ANN ARBOR, Mich. — Michael Barrett’s versatility will become his best asset when he joins the Michigan football team.
Barrett played quarterback for two years at Lowndes High School in Valdosta, Ga., passing for 4,640 yards and 45 touchdowns and running for another 2,647 yards and 38 touchdowns. But Wolverines coach Jim Harbaugh sees Barrett, a 5-foot-11½, 215-pound, 3-star athlete, at another position on the field: wide receiver.
“Michael Barrett is the 7A player of the year in the state of Georgia,” Harbaugh said on his weekly podcast in February. “Another quarterback in high school. I project him as a guy we can make a receiver out of, similar to Anquan Boldin when Anquan was a high school quarterback.”
Lowndes coach Randy McPherson said Barrett’s intelligence and his confidence will also help him transition into a versatile college player. Land of 10 caught up with McPherson to find out what he believes Barrett will bring to the Wolverines when he joins the program this summer as part of its incoming freshman class.
Q. What do you think will help Michael stand out in college?
McPherson: I think the main thing that’s going to help Michael is how hard he’s worked to get where he’s at, both on and off the field, and academically. He has prepared himself to be successful. He has worked tremendously hard in the weight room, with speed work and agility work, and he has also worked very hard in the classroom. He’s over a 3.5 in his GPA. Michael would be a really good college student without football.
Q. When did you first meet Michael? What stood out to you about him?
McPherson: I met him when he was in middle school. You could tell he was an athlete who could play multiple positions. You could tell right away that he was a leader on the field. All the kids wanted to be like him. One thing I didn’t mention is how humble he is. He’s never looked at himself as being better than the people he’s around. He’s a terrific leader. He was a three-year starter at Lowndes, and a two-year starter at quarterback. He started at linebacker his sophomore year, then played quarterback the next two years.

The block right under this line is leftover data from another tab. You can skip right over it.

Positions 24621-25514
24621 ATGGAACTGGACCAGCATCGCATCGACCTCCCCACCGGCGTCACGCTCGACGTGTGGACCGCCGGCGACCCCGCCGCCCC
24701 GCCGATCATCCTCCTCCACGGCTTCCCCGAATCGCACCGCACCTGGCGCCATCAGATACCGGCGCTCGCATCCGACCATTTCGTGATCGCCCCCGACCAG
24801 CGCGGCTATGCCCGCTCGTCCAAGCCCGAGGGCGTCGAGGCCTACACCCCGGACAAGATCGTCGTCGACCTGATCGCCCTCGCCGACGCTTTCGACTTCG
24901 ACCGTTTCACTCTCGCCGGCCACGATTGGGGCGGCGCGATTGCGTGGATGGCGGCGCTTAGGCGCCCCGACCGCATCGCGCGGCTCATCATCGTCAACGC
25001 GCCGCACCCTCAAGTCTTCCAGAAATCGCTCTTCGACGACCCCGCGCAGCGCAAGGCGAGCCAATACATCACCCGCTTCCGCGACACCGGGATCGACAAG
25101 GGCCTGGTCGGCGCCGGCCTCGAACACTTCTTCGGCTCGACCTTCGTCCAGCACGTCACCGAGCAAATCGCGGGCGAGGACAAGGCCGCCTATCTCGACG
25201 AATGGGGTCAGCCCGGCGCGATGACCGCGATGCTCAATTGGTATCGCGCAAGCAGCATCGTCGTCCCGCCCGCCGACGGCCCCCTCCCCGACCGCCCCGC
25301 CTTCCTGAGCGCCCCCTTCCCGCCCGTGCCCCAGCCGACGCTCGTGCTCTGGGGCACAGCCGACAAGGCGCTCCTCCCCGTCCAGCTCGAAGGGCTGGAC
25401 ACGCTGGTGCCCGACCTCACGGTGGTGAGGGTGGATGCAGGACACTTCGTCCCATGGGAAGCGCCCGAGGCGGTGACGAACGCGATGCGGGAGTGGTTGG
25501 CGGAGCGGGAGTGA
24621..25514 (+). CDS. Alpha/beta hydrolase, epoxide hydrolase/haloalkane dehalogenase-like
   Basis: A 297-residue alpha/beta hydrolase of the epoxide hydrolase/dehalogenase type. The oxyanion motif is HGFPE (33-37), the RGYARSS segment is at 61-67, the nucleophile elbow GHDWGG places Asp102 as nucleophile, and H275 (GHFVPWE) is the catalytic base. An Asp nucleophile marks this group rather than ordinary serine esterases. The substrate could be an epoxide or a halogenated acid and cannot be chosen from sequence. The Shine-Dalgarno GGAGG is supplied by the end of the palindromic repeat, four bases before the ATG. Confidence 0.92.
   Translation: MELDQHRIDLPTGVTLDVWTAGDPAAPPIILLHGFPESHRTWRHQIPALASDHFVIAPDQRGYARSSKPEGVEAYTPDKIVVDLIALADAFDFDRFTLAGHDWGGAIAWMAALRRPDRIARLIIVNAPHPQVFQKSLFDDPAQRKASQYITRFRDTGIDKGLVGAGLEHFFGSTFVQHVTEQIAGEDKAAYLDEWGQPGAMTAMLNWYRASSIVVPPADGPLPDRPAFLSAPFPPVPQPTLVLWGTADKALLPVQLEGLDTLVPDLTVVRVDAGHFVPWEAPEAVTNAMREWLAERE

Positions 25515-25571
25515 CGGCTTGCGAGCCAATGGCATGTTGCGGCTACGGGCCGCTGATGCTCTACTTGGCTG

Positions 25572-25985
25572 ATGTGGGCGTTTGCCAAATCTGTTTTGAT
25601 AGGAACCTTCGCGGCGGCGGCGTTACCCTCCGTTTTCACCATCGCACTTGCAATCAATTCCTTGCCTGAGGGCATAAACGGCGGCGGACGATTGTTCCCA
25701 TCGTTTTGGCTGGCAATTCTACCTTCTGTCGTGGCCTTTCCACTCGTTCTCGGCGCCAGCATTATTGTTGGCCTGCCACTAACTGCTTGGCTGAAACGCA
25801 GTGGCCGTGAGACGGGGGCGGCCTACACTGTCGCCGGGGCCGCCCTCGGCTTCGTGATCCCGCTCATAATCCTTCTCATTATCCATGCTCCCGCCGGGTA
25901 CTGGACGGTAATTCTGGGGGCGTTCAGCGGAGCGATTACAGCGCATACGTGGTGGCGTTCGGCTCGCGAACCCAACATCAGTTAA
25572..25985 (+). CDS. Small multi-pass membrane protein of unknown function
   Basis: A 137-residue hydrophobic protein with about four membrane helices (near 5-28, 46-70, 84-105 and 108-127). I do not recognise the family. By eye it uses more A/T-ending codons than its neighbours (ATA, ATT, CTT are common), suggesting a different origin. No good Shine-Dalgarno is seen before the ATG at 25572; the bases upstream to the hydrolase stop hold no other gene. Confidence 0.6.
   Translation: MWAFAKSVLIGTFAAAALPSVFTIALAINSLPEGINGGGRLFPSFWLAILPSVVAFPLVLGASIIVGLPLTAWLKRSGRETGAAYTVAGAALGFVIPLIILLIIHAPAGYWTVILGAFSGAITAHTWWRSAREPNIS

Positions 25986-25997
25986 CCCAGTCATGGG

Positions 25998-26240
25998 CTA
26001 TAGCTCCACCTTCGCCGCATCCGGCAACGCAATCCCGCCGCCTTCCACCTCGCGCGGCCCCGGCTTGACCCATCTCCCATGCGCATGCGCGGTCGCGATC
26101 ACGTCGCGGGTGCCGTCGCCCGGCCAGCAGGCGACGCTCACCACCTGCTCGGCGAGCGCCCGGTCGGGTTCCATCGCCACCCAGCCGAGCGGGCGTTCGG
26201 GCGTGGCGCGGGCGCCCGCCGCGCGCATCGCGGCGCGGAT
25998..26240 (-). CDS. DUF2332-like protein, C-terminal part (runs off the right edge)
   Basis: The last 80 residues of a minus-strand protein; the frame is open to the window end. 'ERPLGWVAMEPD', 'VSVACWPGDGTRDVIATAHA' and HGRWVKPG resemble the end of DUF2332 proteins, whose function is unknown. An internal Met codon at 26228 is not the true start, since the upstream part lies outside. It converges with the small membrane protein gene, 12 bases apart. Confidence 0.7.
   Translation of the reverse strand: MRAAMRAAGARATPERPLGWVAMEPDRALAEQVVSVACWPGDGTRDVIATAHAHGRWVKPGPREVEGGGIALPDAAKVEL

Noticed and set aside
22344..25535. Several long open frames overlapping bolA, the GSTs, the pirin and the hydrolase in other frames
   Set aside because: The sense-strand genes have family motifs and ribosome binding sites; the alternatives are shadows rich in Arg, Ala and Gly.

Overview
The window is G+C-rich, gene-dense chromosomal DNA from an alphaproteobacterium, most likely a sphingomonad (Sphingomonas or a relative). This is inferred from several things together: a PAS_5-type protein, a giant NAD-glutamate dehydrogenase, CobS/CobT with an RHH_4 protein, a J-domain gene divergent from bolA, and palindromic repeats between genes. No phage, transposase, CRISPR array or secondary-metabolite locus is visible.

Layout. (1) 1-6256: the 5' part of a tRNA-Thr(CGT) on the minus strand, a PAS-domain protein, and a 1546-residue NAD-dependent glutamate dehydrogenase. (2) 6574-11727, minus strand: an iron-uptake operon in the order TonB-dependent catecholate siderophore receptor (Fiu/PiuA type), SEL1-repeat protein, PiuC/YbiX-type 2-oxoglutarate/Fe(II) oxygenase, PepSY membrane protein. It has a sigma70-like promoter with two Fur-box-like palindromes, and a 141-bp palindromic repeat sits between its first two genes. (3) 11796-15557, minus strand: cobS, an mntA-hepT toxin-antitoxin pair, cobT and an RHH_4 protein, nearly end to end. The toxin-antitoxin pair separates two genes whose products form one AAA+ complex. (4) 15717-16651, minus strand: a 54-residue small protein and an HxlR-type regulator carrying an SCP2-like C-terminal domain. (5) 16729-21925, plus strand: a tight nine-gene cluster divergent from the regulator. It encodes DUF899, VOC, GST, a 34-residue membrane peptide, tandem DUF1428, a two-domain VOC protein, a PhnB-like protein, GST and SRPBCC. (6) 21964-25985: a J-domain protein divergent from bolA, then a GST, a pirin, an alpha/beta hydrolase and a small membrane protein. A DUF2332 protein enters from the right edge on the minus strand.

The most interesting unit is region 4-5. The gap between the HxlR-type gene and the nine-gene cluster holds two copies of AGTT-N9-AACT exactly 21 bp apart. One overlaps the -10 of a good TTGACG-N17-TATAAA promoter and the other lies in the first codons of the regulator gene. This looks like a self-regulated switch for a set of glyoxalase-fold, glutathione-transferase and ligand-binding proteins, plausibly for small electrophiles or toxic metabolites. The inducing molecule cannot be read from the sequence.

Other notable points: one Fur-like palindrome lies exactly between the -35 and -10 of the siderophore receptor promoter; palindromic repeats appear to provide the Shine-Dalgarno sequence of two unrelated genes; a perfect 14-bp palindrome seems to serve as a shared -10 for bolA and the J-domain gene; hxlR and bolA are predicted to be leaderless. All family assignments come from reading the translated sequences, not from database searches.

Q. What was Michael like as a football player in the ninth grade, and how has he evolved into a college football prospect?
McPherson: He was on the ninth-grade team. He played some varsity at the end of the year as a freshman but wasn’t a starter. He skipped playing junior varsity. When we put him in at varsity as a ninth grader, we used him on special teams and it was like he’d already been out there. He has no fear. No nerves. He’s a very confident young man.
Q. How has that confidence helped him?
McPherson: It’s helped him tremendously to become a college football player. He has made so many plays for us. The reason he made those plays is that he just plays the game. He loves the game. He’s not worried. He’s not nervous. We’ve played in front of a lot of big crowds there and when he gets into a game at Michigan, that 109,000 in the stadium won’t feel different than the 13,000 we had at Lowndes.
Q. How do you see him fitting into Michigan’s program?
McPherson: I don’t coach at Michigan, but the first thing I’d do is give him a shot to play at quarterback, and he’d go from there. He’d definitely be on the offensive side of the ball. If quarterback didn’t work out, he’d be at running back, but again, I’m not a coach at Michigan.
Q. Is there a Michael Barrett moment that stands out to you? A defining play, or something he did away from football?
McPherson: I’m trying to think … He made so many plays that it’s hard to pick out just one. There was a long touchdown run his junior year at Norcross. He took the ball up the middle for about 65 yards, and after he did that, it pulled us ahead. It was such a great play. It sent the message that we were going to win the game. We won the game, but I can’t remember the score.
Q. Did Michigan’s coaches discuss with you what they liked about Michael?
McPherson: The guy who recruits our school, [safeties coach] Chris Partridge is here all the time. Jim Harbaugh came twice over the last couple years and I think Harbaugh’s personality and the way he does business is the reason Michael chose Michigan. They liked Michael and kept talking about, “there’s so many different things we could do with Michael, but we’re not sure what to do with him.” They liked the size, the strength, the smarts, the character. Kids like him don’t come along very often.
Q. What will help Michael succeed in college?
McPherson: The fact that he’s been so successful here and he’s been a leader here for us, I think those experiences here and the way he’s been coached is going to help him at Michigan, without a doubt.